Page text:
During his second year in Molikre's deeply traditional school in ~elft,~'

Segal decided to move, as his scholarshp permitted. When the academic year ended, he visited Le Corbusier's and Andri. Lurqat's offices in Paris, and then, not knowing where else to go, he returned home to Berlin.

Walter Segal liked to quote a nineteenth-century Berlin police chief to the effect that no one comes to that city for pleasure. But at least in Berlin at that moment, a new archtecture, if not as outspoken as the Dutch, was beginning. Hans Pcelzig and Erich Mendelsohn were building, as were a number of other interesting archtects. (Of the first-rate modem architects in Europe at that moment, Mendelsohn was the one with the most work built or building.) And, just when Segal had his fill of 'masters', back in Berlin he met Bruno Taut, who alone among these names became guide and friend.

'In late summer 1929'~ Segal recalled, 'I made the obligatory pilgrimage to the Rue de Skvres, but dd not advance beyond the first drawing board, where I inquired about the houses in Auteuil.' On being asked if he wanted to meet Le Corbusier, Segal retreated.

What could I have asked or said? Oud (in these days, before he became the comfortable older man) instilled fear, Gropius contradiction, and Mies a silence that matched his own. Later in 1929, I found myself approaching Taut's house in Dahlewitz. I had heard Taut was not like the others. The door opened and in it stood a sparse man with abird's head. I had come with curiosity and from a hostile camp, armed with banderdlas. His reaction was completely disarming.All juvede prickliness vanished. This was not an older man.32

Those whom this independent-minded student still admired were few, almost always underdogs or out of fashion: certainly there was now Bruno Taut, perhaps still Oud, Stam yes, Mendelsohn perhaps, and few others. Stam's Henry and Emma Budge Foundation, the old people's home in Frankfurt of 1928, for example, Segal visited and praised. Many years later he wrote of this cross-wall building: 'The immaculate detail is still visible today. Beyond ths there is a new feeling for space, an ease and lightness which invited comparison; its elegance was natural and quite free from over emphasis on visual accents already clouding the minds of other designers.'33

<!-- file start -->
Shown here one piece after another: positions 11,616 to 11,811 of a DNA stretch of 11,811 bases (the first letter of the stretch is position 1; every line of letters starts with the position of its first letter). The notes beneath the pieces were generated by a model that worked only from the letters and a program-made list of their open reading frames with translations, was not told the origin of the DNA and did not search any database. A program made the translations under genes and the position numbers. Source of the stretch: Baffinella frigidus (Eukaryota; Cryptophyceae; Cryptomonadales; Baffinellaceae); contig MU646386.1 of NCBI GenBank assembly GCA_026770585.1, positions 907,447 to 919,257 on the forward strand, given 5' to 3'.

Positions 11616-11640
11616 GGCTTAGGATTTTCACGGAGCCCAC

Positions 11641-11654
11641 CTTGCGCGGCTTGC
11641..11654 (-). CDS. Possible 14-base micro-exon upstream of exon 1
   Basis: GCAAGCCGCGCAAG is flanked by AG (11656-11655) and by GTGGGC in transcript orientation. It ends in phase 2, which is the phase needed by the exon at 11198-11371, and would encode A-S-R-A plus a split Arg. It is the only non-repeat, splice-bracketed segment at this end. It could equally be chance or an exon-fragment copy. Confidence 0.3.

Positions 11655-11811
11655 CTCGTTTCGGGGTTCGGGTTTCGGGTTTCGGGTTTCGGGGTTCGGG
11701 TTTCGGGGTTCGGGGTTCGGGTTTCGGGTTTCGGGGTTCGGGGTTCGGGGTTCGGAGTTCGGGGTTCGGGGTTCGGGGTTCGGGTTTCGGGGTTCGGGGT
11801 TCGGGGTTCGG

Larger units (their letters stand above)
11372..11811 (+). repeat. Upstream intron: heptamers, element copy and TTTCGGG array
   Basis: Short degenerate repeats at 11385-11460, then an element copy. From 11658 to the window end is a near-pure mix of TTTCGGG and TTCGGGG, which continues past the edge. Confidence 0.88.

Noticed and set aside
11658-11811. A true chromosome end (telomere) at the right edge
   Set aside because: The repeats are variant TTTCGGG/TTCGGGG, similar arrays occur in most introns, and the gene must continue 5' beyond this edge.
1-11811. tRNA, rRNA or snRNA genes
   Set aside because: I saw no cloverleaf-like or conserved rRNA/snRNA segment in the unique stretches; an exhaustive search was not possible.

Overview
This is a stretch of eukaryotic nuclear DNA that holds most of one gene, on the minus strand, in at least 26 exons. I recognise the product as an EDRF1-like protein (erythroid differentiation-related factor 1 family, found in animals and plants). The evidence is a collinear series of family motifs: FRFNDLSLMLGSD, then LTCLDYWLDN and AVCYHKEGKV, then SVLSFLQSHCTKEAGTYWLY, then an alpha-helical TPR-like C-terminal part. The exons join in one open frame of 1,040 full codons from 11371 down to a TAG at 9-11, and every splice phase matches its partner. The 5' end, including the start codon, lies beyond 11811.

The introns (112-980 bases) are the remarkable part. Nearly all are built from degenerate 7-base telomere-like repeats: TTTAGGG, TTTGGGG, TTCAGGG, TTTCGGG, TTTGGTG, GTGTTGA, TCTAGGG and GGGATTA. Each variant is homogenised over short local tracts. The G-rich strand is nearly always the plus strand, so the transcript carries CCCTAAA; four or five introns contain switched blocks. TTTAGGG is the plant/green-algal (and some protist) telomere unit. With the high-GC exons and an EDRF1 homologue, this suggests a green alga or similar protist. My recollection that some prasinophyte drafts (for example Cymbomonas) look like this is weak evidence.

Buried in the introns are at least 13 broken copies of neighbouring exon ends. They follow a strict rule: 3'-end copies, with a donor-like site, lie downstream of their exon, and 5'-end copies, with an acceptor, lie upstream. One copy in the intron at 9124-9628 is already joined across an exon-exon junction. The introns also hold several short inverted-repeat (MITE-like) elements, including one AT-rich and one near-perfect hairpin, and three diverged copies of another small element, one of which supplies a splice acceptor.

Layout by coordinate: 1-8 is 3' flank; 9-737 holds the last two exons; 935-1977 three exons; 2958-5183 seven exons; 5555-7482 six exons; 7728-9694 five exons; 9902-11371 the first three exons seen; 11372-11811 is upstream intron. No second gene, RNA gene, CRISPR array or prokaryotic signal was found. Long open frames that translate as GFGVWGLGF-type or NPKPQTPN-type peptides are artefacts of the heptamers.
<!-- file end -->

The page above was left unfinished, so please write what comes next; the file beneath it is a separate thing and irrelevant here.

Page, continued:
I rang Behne who was then editor of the Neue Berlin and he sent a photographer over. The caption speaks for itself: 'work of the school of architecture.'

I tried better. With two others (Julius Posener was one), I collected from forty to fifty drawings, typical drawings made by students in that school. These we published inBauwelt, the standard German professional journal, with an excessively aggressive article, you wouldn't believe it! You have to be really twenty-one or twenty-two to write in that sort ofway!